Although I work for an "engineering" company (in Canada), and most of our product is in the area of embedded comms, I have an even split between engineering and computer science grads in my group. I've found that there is no real difference between the two groups in terms of ability or creativity. Both types are also very capable in terms of understanding the H/W and the intricacies of driver level code. In terms of salary, both types are treated equally. The firmware architects in my group are comp sci types and there is an even split between engineers and comp sci types in the team lead and developer positions. I also have technologists who can run rings around an average engineer (or comp sci) type.
Perhaps we need to expand the definition to include others who are more than capable of doing the work traditionally described as engineering.
In our company we class all of the above as "engineers" although not all have graduated from an engineering program.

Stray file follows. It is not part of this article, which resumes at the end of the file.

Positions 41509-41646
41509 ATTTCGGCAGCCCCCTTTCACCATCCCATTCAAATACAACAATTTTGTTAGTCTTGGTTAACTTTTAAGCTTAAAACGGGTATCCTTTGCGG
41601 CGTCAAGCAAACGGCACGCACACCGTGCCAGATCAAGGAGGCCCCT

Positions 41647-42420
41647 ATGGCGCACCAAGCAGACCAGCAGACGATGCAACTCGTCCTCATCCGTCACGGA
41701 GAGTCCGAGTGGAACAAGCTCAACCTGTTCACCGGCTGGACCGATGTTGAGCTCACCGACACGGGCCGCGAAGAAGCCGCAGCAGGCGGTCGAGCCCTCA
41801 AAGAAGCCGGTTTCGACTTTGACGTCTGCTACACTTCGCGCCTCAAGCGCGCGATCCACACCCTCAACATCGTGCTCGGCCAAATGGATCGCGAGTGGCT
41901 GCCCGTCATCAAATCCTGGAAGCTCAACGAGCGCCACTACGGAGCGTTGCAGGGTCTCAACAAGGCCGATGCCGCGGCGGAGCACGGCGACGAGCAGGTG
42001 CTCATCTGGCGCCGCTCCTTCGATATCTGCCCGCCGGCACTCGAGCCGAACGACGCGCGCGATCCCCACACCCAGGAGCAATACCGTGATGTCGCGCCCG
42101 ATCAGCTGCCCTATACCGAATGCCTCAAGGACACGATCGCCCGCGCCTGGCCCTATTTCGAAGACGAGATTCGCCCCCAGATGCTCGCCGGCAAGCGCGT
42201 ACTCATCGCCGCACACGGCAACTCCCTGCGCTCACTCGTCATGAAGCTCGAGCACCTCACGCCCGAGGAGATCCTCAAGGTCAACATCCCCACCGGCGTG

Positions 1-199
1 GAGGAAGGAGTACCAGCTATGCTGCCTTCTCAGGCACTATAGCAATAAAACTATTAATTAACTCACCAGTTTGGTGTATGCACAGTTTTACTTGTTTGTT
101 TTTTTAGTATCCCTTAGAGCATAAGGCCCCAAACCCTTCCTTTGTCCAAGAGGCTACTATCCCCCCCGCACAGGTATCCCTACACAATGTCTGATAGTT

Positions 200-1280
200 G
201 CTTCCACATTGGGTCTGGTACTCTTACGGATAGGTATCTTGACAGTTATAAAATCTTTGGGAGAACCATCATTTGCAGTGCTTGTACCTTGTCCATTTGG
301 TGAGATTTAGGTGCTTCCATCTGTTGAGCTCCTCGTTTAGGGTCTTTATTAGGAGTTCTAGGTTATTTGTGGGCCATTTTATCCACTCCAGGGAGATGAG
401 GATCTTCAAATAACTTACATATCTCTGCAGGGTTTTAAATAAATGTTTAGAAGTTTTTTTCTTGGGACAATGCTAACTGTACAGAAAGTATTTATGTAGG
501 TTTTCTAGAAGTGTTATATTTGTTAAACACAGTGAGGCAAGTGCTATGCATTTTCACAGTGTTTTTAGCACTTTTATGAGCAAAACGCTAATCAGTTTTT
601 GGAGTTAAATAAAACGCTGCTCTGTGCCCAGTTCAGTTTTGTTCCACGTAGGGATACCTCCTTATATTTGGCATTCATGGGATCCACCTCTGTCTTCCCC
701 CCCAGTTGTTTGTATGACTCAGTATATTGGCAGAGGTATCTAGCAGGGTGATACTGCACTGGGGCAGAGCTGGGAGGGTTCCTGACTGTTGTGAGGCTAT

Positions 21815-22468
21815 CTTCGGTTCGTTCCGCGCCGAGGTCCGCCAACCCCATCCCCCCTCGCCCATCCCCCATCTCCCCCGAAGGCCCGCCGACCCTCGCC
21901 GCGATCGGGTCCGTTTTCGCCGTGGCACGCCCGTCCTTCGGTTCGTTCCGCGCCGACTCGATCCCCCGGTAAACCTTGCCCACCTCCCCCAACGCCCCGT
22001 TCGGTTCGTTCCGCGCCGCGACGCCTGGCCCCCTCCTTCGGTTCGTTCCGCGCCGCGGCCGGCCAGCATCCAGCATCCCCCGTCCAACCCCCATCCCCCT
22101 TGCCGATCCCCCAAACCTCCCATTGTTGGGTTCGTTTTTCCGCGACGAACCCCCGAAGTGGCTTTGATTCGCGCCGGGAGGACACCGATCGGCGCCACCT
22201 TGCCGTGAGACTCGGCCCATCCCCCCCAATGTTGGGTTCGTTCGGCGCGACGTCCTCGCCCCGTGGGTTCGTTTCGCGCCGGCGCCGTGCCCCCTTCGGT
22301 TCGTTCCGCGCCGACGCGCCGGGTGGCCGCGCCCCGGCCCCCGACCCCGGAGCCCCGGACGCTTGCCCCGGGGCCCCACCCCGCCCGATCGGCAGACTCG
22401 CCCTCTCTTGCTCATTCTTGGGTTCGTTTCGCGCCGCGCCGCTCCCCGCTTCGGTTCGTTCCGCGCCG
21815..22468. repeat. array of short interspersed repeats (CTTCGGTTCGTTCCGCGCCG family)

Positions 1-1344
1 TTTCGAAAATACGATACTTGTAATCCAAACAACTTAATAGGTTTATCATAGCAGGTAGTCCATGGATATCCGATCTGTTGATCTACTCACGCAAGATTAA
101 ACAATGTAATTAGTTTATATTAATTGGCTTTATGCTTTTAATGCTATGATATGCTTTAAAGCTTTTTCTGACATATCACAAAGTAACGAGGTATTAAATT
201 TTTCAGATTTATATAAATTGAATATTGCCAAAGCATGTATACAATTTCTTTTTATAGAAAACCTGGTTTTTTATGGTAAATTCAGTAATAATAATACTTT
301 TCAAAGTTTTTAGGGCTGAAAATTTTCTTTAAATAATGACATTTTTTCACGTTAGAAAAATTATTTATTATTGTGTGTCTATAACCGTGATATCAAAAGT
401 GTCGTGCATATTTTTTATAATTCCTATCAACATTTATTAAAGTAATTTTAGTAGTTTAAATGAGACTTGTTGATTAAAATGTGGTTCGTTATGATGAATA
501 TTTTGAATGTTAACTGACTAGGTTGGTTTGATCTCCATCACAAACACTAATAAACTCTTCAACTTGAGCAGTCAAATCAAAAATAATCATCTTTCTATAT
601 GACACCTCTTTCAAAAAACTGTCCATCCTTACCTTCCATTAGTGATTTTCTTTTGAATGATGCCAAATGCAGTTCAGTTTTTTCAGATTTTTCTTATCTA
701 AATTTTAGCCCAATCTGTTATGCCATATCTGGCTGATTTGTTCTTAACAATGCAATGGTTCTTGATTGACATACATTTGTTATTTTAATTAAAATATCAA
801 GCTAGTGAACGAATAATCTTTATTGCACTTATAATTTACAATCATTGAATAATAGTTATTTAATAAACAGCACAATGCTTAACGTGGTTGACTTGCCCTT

What are the engineering and design challenges in creating successful IoT devices? These devices are usually small, resource-constrained electronics designed to sense, collect, send, and/or interpret data. Some of the devices need to be smart enough to act upon data in real time, 24/7. Are the design challenges the same as with embedded systems, but with a little developer- and IT-skills added in? What do engineers need to know? Rick Merritt talks with two experts about the tools and best options for designing IoT devices in 2016. Specifically the guests will discuss sensors, security, and lessons from IoT deployments.